“You don’t understand what ad hominem attacks are. If I said ‘don’t trust Roy Spencer – his armpits smell and he is fat and bald’, that would be an ad hominem attack. However, if I say ‘don’t trust Roy Spencer on scientific questions because he openly admits that he does not believe in natural selection’, that is not. Do you understand the difference?”

    I don’t understand the difference? There isn’t one! I might understand if you said that when it comes to biology he doesn’t know what he is talking about, but not anything else. I find it absurd that you are defending this argument!

    As for Acid Rain, so you seem to be saying “Look, icky pollution bad, okay?” Fine, you don’t like that solution. But that doesn’t mean it isn’t one.

    You have yet to actually refute my “weak arguments” so I don’t understand why you carry on whining about how rude I happen to be. You are rude too, but your arguments are actually weak, becuase, as I said, and you failed to address,

    1. Measurements do not indicate an increase in humidity, so where is the positive water vapor feedback?

    2. Models overestimate the effect of volcanoes. Explain why this would be, please.

    Lastly, Raven is saying that if CO2 were a large effect due to lots of positive feedback, it should be able to completely overcome the cooling caused by changes in orbit. After all, Warming -> More CO2 -> More Warming -> More CO2 is obviously a feedback loop that should carry on forever, making it difficult, if not impossible, to bring temperatures back to where they were originally. But that is exactly what happens every time! Temperatures don’t run away, they don’t stay high, they don’t constantly rise. Other effects are more important and high positive feedbacks obviously don’t dominate.

    “Do you…governments to always choose what is best…?” Of course not, which is why I’m opposed to governments making that choice too. I have left out the ridiculous parts of what you just said that I can’t agree with. “Guidance” makes no sense. Who is to decide who “guides” people in how to live their lives? This is a deeply disturbing totalitarian/fascistic statement on your part. As for “will then cause heavy losses if continued” it is your burden to demonstrate that this will be the case. Further, you seem to misunderstand how markets work. If something causes heavy losses after profits, no one will do it after they try once, becuase they see what happens.

    “If there is something that will require investment to start with but will lead to great benefits later, is that inevitably less desirable than the first thing?” What are you talking about? Certainly can’t be Global Warming regulation! Benefits must out weigh costs, so the “small investment”, that is, trillions of dollars, must outweigh the benefits, in this case tiny theoretical reductions in global temperatures. Do a cost benefit analysis of Kyoto, for instance. It isn’t trivial to calculate. The reductions are small, for a very large price.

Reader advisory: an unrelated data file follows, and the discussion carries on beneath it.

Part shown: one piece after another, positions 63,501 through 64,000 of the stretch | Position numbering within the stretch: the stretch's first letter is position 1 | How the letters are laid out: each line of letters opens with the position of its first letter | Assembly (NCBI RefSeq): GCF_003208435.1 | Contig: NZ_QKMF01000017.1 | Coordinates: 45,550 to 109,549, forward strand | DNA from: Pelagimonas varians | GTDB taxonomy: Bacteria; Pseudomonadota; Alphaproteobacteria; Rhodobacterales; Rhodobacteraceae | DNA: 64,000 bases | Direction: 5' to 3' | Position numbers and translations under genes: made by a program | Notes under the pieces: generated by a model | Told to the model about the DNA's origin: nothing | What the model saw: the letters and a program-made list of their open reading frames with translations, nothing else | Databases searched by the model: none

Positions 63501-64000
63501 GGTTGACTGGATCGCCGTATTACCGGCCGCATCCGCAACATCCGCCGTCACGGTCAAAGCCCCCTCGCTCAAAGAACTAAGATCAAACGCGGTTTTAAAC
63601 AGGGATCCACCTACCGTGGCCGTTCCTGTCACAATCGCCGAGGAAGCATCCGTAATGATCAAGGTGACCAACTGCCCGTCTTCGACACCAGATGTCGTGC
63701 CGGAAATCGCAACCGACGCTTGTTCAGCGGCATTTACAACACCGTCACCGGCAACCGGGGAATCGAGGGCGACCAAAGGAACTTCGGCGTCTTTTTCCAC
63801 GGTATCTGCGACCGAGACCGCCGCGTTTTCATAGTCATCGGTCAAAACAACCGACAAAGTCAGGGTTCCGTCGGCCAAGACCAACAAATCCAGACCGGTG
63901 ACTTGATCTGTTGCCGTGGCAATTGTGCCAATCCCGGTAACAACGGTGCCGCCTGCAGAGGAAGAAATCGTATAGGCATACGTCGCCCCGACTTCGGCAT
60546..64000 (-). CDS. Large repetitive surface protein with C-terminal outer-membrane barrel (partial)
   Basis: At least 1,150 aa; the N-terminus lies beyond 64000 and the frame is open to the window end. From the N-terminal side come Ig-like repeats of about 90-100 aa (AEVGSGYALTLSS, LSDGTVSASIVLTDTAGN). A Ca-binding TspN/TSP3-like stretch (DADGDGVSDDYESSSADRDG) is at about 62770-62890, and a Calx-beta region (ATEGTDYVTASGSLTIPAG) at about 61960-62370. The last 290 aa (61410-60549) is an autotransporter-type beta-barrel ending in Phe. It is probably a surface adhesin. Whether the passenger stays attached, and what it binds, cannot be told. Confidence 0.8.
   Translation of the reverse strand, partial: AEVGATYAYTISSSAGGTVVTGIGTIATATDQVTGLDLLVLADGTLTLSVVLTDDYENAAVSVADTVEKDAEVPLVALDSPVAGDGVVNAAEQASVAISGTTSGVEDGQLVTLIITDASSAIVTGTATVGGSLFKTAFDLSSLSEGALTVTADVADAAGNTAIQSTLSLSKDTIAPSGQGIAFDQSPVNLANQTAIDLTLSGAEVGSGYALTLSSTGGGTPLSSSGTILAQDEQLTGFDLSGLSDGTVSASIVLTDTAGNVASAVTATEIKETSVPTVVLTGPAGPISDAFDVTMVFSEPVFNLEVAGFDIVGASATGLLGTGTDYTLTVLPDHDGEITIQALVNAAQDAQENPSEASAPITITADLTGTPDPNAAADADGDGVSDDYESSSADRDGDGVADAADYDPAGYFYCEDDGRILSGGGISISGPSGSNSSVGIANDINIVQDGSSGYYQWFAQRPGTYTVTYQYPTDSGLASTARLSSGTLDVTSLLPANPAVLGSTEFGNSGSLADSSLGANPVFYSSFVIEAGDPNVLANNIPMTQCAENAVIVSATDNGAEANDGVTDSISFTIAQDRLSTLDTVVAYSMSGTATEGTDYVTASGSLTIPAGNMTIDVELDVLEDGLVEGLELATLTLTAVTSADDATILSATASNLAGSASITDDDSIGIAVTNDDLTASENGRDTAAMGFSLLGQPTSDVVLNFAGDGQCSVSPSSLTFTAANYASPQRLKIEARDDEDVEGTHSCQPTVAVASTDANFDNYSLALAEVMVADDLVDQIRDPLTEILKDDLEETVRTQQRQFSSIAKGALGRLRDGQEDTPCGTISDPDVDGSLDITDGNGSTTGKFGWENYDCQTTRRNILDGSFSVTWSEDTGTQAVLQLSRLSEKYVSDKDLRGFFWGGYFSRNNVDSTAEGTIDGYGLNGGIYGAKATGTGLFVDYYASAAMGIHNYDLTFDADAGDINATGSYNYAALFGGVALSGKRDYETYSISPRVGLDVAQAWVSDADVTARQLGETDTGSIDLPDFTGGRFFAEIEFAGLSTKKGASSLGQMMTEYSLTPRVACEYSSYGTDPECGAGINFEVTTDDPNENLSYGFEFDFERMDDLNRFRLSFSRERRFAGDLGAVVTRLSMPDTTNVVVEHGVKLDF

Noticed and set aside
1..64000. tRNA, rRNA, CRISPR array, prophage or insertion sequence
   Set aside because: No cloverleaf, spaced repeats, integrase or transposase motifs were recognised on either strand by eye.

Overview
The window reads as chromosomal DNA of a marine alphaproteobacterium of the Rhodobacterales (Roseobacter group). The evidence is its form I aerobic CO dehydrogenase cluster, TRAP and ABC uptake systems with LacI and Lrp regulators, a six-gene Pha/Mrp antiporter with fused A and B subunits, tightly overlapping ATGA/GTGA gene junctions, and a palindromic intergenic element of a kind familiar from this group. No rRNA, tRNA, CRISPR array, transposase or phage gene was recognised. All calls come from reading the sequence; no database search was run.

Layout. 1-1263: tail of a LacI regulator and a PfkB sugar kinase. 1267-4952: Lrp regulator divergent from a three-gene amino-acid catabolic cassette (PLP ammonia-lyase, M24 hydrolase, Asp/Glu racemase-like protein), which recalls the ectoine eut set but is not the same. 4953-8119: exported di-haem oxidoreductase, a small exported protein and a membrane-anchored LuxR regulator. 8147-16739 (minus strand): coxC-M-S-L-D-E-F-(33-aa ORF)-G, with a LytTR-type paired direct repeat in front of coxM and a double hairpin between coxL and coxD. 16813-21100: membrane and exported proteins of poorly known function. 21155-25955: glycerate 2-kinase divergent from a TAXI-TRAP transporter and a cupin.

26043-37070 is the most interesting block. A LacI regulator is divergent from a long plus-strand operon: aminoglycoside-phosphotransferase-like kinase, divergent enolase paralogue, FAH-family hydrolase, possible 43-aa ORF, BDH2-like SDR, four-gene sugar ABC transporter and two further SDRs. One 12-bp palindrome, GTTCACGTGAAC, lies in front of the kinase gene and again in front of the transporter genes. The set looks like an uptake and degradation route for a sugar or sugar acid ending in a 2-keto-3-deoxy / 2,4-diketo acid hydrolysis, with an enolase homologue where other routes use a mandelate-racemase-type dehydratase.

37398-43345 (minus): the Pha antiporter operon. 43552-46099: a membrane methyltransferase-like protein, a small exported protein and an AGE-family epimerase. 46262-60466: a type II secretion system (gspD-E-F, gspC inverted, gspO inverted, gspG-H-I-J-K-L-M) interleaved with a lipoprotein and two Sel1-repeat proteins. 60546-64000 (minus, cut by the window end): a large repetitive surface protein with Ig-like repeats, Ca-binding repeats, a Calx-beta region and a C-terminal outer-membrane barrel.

• RW

    Wow, you really didn’t understand the difference between attacking a person’s appearance and attacking their scientific credibility? Then you’re much more stupid than I gave you credit for.

    You don’t think that acid rain is a bad thing? You think that more aerosols for less warming and more acid rain is a good solution to a problem? Again, much more stupid than I gave you credit for.

    You quoted some measurements of water vapour content over the last ten or twenty years. They clearly showed an increase in water vapour content due to the very hot El Niño year of 1998. As for volcanoes, try reading some journals. Do basic research for yourself, rather than expecting to be spoonfed and taking your cues from climate change deniers. Here are a couple of suggested links:

    http://adsabs.harvard.edu/abs/2002Sci…296..727S
    http://adsabs.harvard.edu/abs/2002JGRD..107.4073Y

    You don’t understand feedback. I tried to explain before that in climate, it is not like the everyday use of the word in reference to things like amplifiers and microphones, but you obviously didn’t listen. No, the CO2 feedback loop is not obviously a feedback loop that should carry on forever. Why should it be? And no, the statement if CO2 were a large effect due to lots of positive feedback, it should be able to completely overcome the cooling caused by changes in orbit is not true and barely makes any sense at all. You’re pretty dense so I’ll say again what I said before: A cooling atmosphere and ocean leads to take-up of CO2 into the ocean, and increasing ice coverage, which both lead to more cooling, etc. Again, we have a positive feedback effect. CO2 amplifies the changes caused by orbital changes, at the beginning and end of ice ages. That is positive feedback and it’s very well established in the climate record. Do you understand that?

    You don’t trust governments but you apparently do trust corporations. I think that gives a hint that your politics might well be behind your climate change denial.

  • Andrew

    “A cooling atmosphere and ocean leads to take-up of CO2 into the ocean, and increasing ice coverage, which both lead to more cooling, etc. Again, we have a positive feedback effect” Runs in the wrong direction. What causes the cooling in the first place, if atmospheric CO2 is still rising?